I use a number of software packages for viewing and editing images, the most obvious being Photoshop. However, I’m also a big fan of Irfanview, written by Irfan Skiljan of Jajce, Bosnia. The first version of Irfanview was released as long ago as 1996 and the current version is 4.3. This is a brilliant little program with a wealth of features. You can view and save a whole host of file formats as well as performing basic editing tasks such as resizing, cropping and sharpening. Not only thus but you can add plugin-in filters that allow you to edit colour curves and apply filters to your images. It even does batch-processing. Not only is this remarkable program very powerful, but it’s also free, although the author does suggest you might want to make a donation. The download is also very compact, at just 1.4MB!
Many assignments start with a pre-shoot consultation, during which I discuss a client’s requirements, timescales and delivery of the finished job.
For photography involving people, such as portraiture, lifestyle and event photography, we’ll sit down and chat about what you’re looking for and the environment in which the shoot will take place. With any such assignment it’s important for me to see the location beforehand so that I can get an idea of lighting, shooting angles and features within the environment that might be used to advantage, or those that may present difficulties. For Portraiture and Lifestyle Photography we’ll also discuss what you’ll wear and any accessories that you might use.
For product photography, a pre-shoot consultation gives me an opportunity to see the product and get an idea of how you want to use the images and the sort of results you want to see.
Another important part of the process is to establish a relationship with the client, something I regard as an important part of doing business.
There’s no denying that snowscapes present some wonderful photo opportunities. They also present us with some issues – specifically exposure. If you allow your camera to control exposure in the snow the chances are you’ll end up with some distinctly underexposed pictures. There’s also a good chances you’ll see a distinct blue cast. This is because snowscapes aren’t average scenes, and when a camera calculates exposure, it’s expecting an average scene. It’s expecting the distribution of light and dark and the balance of colours to be somewhere around grey. In a snow scene however, the average is pretty much white. So the camera needs to be told. The simplest way to do this is to bump up the EV (Exposure Value), which either slows the shutter speed or increases the lens aperture.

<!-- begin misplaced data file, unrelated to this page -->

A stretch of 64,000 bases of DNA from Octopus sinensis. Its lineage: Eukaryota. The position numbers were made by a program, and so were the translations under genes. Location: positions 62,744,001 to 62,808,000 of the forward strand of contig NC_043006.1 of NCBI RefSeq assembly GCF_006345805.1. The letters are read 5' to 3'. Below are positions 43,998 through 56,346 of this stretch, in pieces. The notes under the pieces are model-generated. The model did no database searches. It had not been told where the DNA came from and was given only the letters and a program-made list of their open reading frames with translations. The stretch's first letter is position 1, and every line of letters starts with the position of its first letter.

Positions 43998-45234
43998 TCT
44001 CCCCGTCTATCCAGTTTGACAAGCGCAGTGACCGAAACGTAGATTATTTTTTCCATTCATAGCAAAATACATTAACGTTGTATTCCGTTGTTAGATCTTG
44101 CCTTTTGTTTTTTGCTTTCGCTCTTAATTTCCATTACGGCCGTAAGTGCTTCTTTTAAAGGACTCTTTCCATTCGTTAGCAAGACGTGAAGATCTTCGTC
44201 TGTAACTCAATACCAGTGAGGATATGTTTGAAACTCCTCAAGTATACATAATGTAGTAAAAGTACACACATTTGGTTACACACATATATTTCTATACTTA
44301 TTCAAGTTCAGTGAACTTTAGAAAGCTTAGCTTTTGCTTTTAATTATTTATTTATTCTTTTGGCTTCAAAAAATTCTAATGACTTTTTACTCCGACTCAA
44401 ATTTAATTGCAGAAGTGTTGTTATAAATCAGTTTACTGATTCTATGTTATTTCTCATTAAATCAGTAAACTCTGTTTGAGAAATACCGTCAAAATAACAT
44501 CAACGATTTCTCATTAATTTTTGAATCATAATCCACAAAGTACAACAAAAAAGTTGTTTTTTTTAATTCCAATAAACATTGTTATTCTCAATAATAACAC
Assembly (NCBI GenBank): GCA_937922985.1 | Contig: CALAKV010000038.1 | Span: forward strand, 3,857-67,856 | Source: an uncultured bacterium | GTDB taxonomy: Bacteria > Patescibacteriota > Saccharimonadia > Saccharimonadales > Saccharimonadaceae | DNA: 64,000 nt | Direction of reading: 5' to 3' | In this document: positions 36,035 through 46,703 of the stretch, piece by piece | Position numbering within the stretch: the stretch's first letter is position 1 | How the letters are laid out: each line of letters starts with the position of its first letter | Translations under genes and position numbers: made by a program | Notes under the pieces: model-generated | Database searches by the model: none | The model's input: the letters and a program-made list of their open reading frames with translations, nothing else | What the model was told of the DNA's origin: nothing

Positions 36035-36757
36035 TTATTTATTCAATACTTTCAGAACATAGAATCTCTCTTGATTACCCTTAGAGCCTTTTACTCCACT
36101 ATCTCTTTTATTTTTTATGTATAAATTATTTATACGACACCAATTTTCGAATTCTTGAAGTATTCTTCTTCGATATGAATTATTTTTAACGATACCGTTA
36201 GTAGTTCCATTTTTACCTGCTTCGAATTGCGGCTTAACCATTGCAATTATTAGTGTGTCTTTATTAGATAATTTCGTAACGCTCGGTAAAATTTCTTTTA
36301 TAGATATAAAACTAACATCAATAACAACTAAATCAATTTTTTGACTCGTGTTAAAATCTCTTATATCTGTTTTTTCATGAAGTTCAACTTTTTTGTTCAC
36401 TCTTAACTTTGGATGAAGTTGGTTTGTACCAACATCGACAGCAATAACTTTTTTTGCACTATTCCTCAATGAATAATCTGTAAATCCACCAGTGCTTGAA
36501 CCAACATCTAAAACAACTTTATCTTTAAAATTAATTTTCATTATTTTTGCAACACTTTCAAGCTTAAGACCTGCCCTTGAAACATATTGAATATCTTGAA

The picture above was taken with exposure set to Program mode, which calculated an exposure at 200ASA of 1/250th at f8. You can see from the image that the snow is less than white. Compare this with the photo below.
In this photo an Exposure Value of +1 was dialled in, resulting in both a larger aperture and slower shutter speed, 1/160th at f6.3. The difference is quite pronounced and gives us a truer representation of the scene.
Almost all modern digital cameras from dSLRs to compacts allow you influence the exposure using EV. Many use a dedicated button on the back of the camera, usually signified by a +/- symbol. You can use this creatively for any number of not-so-average scenes, from snowscapes to shooting into the sun. So if you find that using the cameras n=built in metering gives photos that are to dull or missing shadow detail, think about using the EV control to adjust the exposure.
Many people ask me if I do wedding photography. I do not.